RETENTION OF SIMULATED LUNAR LANDING MISSION SKILLS: A TEST OF PILOT RELIABILITY
AIR FORCE AEROSPACE MEDICAL RESEARCH LAB WRIGHT-PATTERSON AFB OH
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Four crews of three pilots were tested on a simulated 7-day lunar landing mission at intervals of 4, 8, 9, and 13 weeks, after original training. The 6 weeks of training culminated in real time performance of the mission but, for the skill retention test the mission was compressed into a single 13-hour workday by omitting less significant tasks and waiting periods. Following the test 1 or 3 days of additional training on selected mission phases was given all crews. The analysis of results focused attention on individual and crew performance at the end of training, in the skill retention test mission, and in the following retraining trials, as represented by 22 selected flight control parameters distributed over nine mission phases. Using novel analytic techniques the levels of performance observed were given as reliabilities, or probabilities of success in meeting hypothetical criteria for the parameters. Also, for greater sensitivity to changes in capability, test and retraining performances were alternatively given as probabilities of success in meeting the level of performance estimated achievable by each individual in 95 percent of his performances at the end of training. The obtained probabilities are taken to indicate 1 lack of direct practice of critical tasks over 8 weeks or more in space missions will result in unacceptable skill deterioration unless design and operational planning are remedied and 2 aerospace research pilots are capable of performing the type of mission used in this study, if extreme care is given to their training and individual performance reliability is demonstrated. Further research on skill retention is indicated and advantages of the analytic methodology used are stated.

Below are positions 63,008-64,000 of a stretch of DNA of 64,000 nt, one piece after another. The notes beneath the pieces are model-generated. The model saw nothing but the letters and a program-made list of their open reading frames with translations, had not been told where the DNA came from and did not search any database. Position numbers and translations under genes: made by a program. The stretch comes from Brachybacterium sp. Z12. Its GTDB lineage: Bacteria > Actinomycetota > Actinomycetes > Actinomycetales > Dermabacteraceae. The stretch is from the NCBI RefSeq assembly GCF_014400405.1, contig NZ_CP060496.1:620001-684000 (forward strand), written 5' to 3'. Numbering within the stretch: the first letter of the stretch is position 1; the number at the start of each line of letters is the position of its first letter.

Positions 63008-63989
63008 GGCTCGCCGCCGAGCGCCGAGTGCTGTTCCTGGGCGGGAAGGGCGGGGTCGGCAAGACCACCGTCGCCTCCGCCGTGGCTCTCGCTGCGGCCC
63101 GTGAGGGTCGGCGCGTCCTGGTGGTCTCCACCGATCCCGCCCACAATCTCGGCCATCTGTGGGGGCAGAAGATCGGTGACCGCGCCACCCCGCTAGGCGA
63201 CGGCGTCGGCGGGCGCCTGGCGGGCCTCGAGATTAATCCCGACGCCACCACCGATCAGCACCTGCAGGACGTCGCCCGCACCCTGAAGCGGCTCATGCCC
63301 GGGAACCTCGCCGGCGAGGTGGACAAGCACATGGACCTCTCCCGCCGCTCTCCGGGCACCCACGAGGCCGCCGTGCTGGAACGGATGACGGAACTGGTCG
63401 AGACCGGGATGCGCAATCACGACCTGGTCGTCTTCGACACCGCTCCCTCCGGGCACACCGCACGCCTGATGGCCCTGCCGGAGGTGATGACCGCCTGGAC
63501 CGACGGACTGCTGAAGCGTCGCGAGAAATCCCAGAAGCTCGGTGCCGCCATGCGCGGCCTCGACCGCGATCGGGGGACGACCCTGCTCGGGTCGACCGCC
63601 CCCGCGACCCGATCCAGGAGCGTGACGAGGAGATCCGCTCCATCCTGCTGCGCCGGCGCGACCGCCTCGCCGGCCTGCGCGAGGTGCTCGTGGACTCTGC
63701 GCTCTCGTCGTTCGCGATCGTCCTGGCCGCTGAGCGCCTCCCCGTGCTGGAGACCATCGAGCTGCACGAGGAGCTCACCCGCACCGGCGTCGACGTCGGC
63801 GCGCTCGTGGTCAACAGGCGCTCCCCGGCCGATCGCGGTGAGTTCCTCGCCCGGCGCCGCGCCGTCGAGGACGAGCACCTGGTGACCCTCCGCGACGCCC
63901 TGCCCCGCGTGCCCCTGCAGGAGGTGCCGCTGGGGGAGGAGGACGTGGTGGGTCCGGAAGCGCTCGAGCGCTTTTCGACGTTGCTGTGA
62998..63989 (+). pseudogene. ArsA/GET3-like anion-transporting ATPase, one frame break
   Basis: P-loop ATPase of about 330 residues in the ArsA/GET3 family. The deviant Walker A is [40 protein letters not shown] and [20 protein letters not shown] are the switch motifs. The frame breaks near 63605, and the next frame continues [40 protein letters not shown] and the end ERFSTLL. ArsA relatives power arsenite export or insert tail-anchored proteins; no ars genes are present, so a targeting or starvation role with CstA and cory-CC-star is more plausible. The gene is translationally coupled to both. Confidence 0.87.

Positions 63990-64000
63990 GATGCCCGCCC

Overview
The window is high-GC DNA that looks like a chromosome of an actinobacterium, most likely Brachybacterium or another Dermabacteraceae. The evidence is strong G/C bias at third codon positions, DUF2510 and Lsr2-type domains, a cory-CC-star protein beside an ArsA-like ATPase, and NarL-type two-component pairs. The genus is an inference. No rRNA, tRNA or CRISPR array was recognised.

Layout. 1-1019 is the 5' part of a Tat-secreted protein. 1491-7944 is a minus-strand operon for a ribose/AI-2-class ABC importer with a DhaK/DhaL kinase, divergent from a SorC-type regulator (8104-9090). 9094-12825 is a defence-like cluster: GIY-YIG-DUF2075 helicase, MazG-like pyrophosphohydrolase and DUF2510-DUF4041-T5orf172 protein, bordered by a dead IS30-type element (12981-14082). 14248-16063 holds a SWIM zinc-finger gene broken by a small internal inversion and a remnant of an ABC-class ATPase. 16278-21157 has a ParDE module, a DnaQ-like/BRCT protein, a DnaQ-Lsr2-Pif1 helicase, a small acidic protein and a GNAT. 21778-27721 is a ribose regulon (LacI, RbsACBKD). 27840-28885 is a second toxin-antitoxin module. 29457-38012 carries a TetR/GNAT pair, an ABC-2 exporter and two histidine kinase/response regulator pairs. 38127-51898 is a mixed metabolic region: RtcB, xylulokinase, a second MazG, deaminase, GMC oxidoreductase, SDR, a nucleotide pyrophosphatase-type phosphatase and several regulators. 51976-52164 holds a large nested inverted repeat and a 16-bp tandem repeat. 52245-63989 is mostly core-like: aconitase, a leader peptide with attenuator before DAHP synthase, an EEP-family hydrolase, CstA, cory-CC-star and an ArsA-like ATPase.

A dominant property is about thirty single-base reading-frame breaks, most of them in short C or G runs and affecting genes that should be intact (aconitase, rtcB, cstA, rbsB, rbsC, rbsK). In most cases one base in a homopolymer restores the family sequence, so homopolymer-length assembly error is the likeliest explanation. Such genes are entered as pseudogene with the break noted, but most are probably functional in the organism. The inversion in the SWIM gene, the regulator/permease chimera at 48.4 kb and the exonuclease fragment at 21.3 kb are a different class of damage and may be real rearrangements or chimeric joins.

- Manned Spacecraft